ELKO – Jose de Jesus Segundo-Huizar was sentenced to life in prison without the possibility of parole Friday for the 2016 murder and decapitation of Carmen Magallanes-Sanchez.
Segundo-Huizar, 48, pleaded no contest Nov. 27 in Elko District Court to first degree murder, a category A felony, for killing Magallanes-Sanchez in her Ryndon home on Aug. 24, 2016.
The defendant, represented by Public Defender Kriston Hill, appeared in district court before Judge Al Kacin to receive his sentence on March 2. District Attorney Tyler Ingram represented the state.
The sentencing hearing was translated by court interpreter Eloise Mendoza for Segundo-Huizar, who does not speak English.
Asking for life without the possibility of parole, Ingram recounted the details of Magallanes-Sanchez’s death based off of Segundo-Huizar’s confession to Elko County Sheriff’s detectives.
The incident began with an argument between Magallanes-Sanchez and Segundo-Huizar. She first hit Segundo-Huizar and then she was struck by the defendant, hitting her head on a sink and falling to the floor. The defendant bludgeoned the victim with a hammer and transported the body 30 miles north on Mountain City Highway. He buried the body less than one mile off of the highway.
In Segundo-Huizar’s confession, he told police he “had thoughts of Carmen sitting up in the grave and screaming for help, so he went back to his van, retrieved a knife, cut Carmen’s throat, and then cut Carmen’s head off.” He drove to another spot and buried the head.
Ingram said the crime was “grotesque beyond the imagination,” explaining that the victim “did not deserve to be murdered” the way she was and not living to raise her four children, including a 2-year-old child, who was 9 months old at the time of the incident.
“All four of her children deserve to have her as a mother. She has a very young child who will likely never have a memory of her mother,” Ingram said.
Ingram also countered the findings from Reno forensic psychiatrist Dr. Melissa Piasecki, who stated in her report that the defendant did not exhibit anti-social behavior, had no criminal or violent history or mental disorders, showed sadness and remorse about the crime, and cooperated with law enforcement to locate the victim’s remains.
“In the end, I doubt Carmen or her children care one little bit about any of those things,” Ingram said. “What this man did is hideous and disgusting and nothing but life without prison is justice in this case.”
Hill asked the court to sentence Segundo-Huizar to life with the possibility of parole “to allow my client to have parole at some point in time. He will be a very old man when he is eligible for parole.”
Hill said that “the person I know, Jose de Jesus Segundo-Huizar, is not the person we’ve [heard] about today,” explaining that the crime “didn’t make sense,” and adding that there was a toxic relationship between the victim and the defendant.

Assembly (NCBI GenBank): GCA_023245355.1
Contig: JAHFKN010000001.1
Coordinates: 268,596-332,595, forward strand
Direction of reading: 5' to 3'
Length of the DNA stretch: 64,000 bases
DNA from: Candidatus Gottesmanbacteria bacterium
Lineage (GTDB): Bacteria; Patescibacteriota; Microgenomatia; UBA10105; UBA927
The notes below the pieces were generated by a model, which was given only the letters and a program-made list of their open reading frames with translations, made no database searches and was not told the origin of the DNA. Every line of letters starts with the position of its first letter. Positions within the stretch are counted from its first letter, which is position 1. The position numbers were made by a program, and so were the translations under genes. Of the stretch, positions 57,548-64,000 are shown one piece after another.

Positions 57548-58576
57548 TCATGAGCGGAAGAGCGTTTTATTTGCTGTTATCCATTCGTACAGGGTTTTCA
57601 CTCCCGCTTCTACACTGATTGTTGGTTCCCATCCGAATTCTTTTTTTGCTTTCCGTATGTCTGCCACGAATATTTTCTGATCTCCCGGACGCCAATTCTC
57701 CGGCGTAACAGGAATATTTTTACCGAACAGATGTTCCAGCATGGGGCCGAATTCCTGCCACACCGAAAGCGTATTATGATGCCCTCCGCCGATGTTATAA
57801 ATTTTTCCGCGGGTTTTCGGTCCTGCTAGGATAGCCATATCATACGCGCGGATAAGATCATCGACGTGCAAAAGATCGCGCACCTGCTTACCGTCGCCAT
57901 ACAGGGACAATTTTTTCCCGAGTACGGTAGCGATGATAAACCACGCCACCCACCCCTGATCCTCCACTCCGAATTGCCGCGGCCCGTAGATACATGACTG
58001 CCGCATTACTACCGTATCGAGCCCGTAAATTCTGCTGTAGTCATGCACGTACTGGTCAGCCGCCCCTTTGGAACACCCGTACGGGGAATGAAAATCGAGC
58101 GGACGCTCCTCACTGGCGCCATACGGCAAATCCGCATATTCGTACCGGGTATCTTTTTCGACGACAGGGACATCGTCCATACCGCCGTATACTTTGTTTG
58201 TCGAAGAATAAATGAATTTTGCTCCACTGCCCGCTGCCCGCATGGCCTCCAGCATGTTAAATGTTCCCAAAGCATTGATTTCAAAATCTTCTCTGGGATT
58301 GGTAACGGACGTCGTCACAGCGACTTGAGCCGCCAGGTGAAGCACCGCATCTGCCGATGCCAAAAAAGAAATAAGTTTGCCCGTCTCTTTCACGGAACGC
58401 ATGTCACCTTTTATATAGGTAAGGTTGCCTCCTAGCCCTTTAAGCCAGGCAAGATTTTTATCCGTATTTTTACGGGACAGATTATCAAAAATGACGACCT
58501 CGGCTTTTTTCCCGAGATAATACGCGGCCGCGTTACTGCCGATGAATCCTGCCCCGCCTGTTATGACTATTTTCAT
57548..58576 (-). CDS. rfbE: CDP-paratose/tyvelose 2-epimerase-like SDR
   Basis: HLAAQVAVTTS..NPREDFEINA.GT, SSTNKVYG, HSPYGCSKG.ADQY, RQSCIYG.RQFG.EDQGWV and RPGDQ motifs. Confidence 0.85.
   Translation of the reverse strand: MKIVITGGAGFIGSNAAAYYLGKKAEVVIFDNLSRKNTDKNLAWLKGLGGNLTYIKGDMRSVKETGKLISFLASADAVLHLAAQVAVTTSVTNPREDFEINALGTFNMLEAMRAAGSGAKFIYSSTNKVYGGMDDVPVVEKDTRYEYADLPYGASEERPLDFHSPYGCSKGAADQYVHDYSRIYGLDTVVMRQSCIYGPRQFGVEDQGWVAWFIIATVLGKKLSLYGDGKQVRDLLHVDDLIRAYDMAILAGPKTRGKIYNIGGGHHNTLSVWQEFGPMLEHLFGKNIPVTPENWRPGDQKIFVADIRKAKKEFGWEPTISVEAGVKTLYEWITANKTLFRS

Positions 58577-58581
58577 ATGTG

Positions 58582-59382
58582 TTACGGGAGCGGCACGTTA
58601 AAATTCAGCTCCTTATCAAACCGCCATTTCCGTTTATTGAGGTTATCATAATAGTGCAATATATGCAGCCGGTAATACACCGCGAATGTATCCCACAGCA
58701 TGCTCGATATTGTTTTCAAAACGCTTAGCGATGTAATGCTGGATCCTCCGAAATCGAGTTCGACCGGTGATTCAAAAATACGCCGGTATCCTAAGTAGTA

She also cited Dr. Piasecki’s report which deemed him a “low risk for future violence.”
“I truly don’t believe that he is a threat to anyone or himself,” Hill said.
“I believe that the initial act in pushing her and hitting her head was purely accidental,” Hill continued. “In discussing this with him, he said he lost his mind … he was terrified and had no idea what to do. Crazy thoughts starting going through his head.”
“Without his cooperation, her entire body may not have been recovered,” Hill concluded.
When Segundo-Huizar was asked by Kacin through Mendoza if he wanted to make a statement on his behalf, the defendant silently shook his head and lowered it toward the table.
Hill also asked the court to take into consideration that if Segundo-Huizar were to receive probation “given the age that he will be at the time he’s released from prison, he will ultimately be deported to Mexico and not remain in our country.”
Segundo-Huizar, who has been in custody at the Elko County Jail since his arrest Oct. 3, 2016, admitted at his arraignment in November that he is not a United States citizen.
Antonio Arroyo, the boyfriend of Magallanes-Sanchez, delivered a victim impact statement to the court interpreted by Mendoza, asking for Segundo-Huizar to receive life in prison.
Arroyo said on Aug. 24, 2016, he discovered their child alone in their home in her crib “crying, dirty and a mess.” He reported Magallanes-Sanchez missing to police.
When asked by Ingram to describe Segundo-Huizar’s and Magallanes-Sanchez’s relationship, Arroyo said he was unclear about it himself, except that she told him the defendant “bothered her a lot” at work and he claimed to be the baby’s father to other people.
Arroyo further stated that he was unable to live in Elko because people accused him of killing Magallanes-Sanchez.
Before handing down his sentence, Kacin said he took into consideration Hill’s argument that the defendant cooperated with authorities after his arrest to locate the victim’s remains and confessed to the crime.
Kacin said he also took into consideration the report from the state Division of Parole and Probation which recommended life without the possibility of parole, adding that ultimately the details of the crime spoke louder than anything.
“The facts of the case are grisly, gruesome, hideous, and despicable. You can’t think of enough adjectives and I don’t know if any of them do justice to how awful this murder was,” Kacin said, further stating that the decapitation factor “added insult to injury” because the victim was already dead.
Kacin also called the murder the “ultimate act of domestic violence.”
“This is as bad as it gets for a domestic violence case that I’ve ever seen,” he said.
“Carmen’s family needs justice. The community needs justice,” Kacin said. “I wish Carmen’s family the best. I can’t imagine the pain felt by her children and those who loved her and cared about her.”
“It’s a terrible case and the sentence, as I said already, is justice.”